Foreign expressions are rampant and play a vital role not only in the English language, but other global tongues as well. Understanding these figures of speech can help you become a better conversationalist and will allow you to decipher what others mean when they use the terms.
Here are a few of the most commonly used phrases:
Ad hoc – Latin (ad hok)
For this purpose or for a special purpose.
Ad infinitum — Latin (ad in-fuh-nahy-tuhm)
Ad nauseam — Latin (ad naw-zee-uhm)
To a sickening degree.
Aficionado — Spanish (uh-fish-yuh-nah-doh)
A zealous devotee.
Bete Noire — French (bet nwar)
Literal: black beast. Anything one avoids or fears.
Bona fide — Latin (boh-nuh fahyd)
Authentic. Without fraud.
Carpe diem — Latin (kahr-pe dee-em)
Seize the day; enjoy the moment.
Carte Blanche — French (kart blawnsh)
Literal: a blank page. Having discretionary power.
Caveat emptor — Latin (kav-ee-aht emp-tawr)
Let the buyer beware.
Cul-de-sac — French (kuhl-duh-sak)
Literal: bottom of the sack. The expression originated in England by French-speaking aristocrats. Refers to a dead-end street, but is often used metaphorically to describe a task that leads to nowhere.
Deja Vu — French (day-zha voo)
Literal: already seen. To perceive that one has already seen or done something in the past.
Dolce Vita — Italian (dawl-che vee-tah)
The sweet life or the good life, filled with pleasure and self-indulgence.
Faux pas — French (foe-pah)
Literal: false step. An offensive social occurrence, or an embarrassing action.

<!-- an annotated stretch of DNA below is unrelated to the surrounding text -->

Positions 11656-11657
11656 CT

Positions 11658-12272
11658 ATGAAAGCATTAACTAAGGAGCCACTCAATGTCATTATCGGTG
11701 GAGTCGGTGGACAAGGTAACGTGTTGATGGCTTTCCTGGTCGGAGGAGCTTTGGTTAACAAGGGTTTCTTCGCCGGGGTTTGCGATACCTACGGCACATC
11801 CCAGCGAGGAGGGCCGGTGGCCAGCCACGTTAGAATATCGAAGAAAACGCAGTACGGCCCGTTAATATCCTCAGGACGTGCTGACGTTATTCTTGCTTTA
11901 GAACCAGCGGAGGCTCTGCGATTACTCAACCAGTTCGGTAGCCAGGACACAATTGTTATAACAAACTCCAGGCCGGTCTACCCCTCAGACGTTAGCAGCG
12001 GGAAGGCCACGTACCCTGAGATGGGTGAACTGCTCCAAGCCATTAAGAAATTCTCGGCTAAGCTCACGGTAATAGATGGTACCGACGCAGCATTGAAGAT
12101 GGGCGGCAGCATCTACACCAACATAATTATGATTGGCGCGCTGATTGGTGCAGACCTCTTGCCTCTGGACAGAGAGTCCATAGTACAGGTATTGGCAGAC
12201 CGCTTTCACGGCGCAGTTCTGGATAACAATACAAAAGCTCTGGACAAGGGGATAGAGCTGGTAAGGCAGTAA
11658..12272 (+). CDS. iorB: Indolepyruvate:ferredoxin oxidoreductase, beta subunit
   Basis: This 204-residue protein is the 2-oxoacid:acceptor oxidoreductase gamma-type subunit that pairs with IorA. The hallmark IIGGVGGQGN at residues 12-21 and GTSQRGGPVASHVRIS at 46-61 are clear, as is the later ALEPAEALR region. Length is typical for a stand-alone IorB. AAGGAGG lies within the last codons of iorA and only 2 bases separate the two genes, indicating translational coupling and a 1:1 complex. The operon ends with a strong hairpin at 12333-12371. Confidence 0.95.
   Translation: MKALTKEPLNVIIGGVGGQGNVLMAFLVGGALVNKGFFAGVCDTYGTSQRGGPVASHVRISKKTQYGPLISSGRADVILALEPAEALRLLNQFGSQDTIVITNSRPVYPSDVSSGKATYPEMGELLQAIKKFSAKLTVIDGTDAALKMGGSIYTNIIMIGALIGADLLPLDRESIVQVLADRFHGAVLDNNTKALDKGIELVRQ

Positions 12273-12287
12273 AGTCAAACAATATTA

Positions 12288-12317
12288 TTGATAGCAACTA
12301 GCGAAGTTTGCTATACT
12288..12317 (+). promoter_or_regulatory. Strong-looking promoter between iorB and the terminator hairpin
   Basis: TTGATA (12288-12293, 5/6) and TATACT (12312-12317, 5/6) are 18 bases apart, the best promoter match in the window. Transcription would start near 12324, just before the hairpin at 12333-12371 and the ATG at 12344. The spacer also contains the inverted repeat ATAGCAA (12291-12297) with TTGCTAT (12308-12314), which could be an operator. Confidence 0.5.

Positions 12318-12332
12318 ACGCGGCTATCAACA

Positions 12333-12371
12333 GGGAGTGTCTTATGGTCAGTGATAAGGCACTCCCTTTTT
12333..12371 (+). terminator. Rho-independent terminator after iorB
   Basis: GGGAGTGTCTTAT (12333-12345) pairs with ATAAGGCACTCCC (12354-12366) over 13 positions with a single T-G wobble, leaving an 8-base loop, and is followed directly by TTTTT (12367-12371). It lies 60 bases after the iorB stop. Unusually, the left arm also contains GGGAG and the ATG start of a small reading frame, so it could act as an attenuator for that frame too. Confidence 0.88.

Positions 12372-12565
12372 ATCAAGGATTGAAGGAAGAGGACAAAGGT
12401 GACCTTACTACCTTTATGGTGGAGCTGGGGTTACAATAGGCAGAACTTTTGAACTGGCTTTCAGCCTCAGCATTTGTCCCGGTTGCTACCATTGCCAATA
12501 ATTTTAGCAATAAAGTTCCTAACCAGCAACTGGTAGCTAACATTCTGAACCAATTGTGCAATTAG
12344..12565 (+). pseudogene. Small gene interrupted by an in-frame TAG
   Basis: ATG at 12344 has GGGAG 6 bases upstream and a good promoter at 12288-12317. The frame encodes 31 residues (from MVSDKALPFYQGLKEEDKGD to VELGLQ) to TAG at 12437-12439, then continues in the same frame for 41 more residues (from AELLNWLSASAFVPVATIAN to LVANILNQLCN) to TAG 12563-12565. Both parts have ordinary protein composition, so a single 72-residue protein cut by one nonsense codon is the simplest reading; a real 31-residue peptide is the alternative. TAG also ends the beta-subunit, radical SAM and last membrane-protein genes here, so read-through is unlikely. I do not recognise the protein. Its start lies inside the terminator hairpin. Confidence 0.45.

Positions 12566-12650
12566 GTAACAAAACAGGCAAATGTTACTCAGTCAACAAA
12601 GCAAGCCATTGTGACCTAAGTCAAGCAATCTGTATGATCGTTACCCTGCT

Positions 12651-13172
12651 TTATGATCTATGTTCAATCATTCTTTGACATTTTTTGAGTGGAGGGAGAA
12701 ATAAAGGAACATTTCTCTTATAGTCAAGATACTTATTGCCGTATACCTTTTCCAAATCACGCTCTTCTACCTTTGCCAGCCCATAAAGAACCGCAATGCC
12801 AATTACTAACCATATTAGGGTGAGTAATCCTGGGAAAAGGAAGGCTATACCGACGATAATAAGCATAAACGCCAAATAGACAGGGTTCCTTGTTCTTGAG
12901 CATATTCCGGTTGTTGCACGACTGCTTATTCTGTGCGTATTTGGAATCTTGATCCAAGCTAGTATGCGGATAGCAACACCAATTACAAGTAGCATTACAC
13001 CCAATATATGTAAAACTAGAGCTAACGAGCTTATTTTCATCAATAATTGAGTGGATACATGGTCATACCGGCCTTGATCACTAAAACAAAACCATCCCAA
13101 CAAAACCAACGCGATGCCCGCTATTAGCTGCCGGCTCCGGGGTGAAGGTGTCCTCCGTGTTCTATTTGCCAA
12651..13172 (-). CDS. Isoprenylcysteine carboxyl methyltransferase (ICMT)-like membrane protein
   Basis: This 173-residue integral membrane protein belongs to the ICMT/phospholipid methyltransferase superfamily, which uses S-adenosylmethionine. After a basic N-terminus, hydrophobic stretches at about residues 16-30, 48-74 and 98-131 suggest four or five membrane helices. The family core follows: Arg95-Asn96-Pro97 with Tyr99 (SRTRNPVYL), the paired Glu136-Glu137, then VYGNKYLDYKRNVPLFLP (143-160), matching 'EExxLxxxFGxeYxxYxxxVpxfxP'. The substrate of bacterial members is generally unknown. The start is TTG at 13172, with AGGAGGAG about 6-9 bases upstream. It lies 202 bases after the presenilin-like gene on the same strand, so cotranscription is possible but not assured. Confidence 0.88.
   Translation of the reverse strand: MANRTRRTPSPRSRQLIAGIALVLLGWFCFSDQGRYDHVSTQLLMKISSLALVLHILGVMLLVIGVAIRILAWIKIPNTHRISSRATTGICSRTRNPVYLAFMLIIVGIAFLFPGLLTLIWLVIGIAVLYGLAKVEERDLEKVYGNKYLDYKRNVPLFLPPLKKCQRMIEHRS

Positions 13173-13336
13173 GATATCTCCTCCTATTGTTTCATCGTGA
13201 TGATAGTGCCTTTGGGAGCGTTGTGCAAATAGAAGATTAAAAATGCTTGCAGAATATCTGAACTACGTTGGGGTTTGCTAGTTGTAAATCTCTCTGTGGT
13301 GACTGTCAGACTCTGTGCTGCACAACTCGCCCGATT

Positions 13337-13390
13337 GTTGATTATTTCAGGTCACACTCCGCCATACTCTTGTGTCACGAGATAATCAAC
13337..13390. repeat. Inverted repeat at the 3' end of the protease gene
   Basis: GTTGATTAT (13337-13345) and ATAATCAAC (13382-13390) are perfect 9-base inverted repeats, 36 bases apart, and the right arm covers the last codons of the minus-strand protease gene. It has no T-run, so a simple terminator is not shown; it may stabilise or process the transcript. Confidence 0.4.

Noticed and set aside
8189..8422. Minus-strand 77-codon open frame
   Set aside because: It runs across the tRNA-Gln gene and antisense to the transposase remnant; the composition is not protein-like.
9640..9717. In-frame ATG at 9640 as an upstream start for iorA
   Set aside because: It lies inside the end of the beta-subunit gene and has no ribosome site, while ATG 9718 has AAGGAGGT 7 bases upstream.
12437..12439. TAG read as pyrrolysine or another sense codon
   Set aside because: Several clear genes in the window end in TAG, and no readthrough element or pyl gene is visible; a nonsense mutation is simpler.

Gauche — French (goash)
Literal: left, as in direction. Lacking in tact or social graces.
Je ne sais quoi — French (zhuhnuh se kwa)
I know not what; an elusive feature.
Laissez-faire — French (lessay fare)
Literal: let do. A policy of noninterference.
Nom de plume — French (nom duh ploom)
Nota bene — Latin (noh-tah be-ne)
Take notice of something important.
Per — Latin (pur)
Literal: through, by means of. In accordance, or according to.
Per se — Latin (pur sey)
An expression that means “by itself” or “intrinsically.”
Persona non grata — Latin (per-soh-nah nohn grah-tah)
An unacceptable or an unwelcome person.
Pro bono — Latin (proh boh-noh)
Free, without charge.
Quid Pro Quo — Latin (kwid pro kwo)
Literal: something for something. A favor done in exchange for another.
Raison D’etre — French (rehzon detra)
Literal: reason to be. Reason for being.
Savoir-faire — French (sav-wahr-fair)
The finesse to say and do the correct thing. Tact.
Status quo — Latin (stat us kwo)
Literal: state in which. The way things are presently.
Tete a tete — French (tate a tate)
Literal: head to head. A “pow-wow” or private dialogue between two people.
Verboten — German (ver-boht-n)
Prohibited or forbidden.
Vis-a- vis — French (veez a vee)
Literal: face to face. In relation to or as compared to.
Wunderkind — German (woon der kind)
Literal: child prodigy. A person who succeeds, especially at a young age.
Yin & yang — Chinese (yin and yang)
Literal: dark and bright. Two opposite yet complementary forces. Yin is feminine and yielding while yang is masculine and assertive.
Since learning these expressions means you’re essentially learning a new language, some people tend to avoid these terms claiming they simply are not adept with foreign words. Here is a quick tip to help you retain these translations and their meanings:
**Use one term a day in a written note or e-mail. The old saying “use it or lose it” summarizes this method. Studies show by utilizing newfound information, you can help solidify it in your mind and behavior.
And once you master these words, try to come up with some others on your own. Communication is an ongoing learning process and employing new English, as well as foreign words, can help you become a masterful speaker in your personal and professional sphere.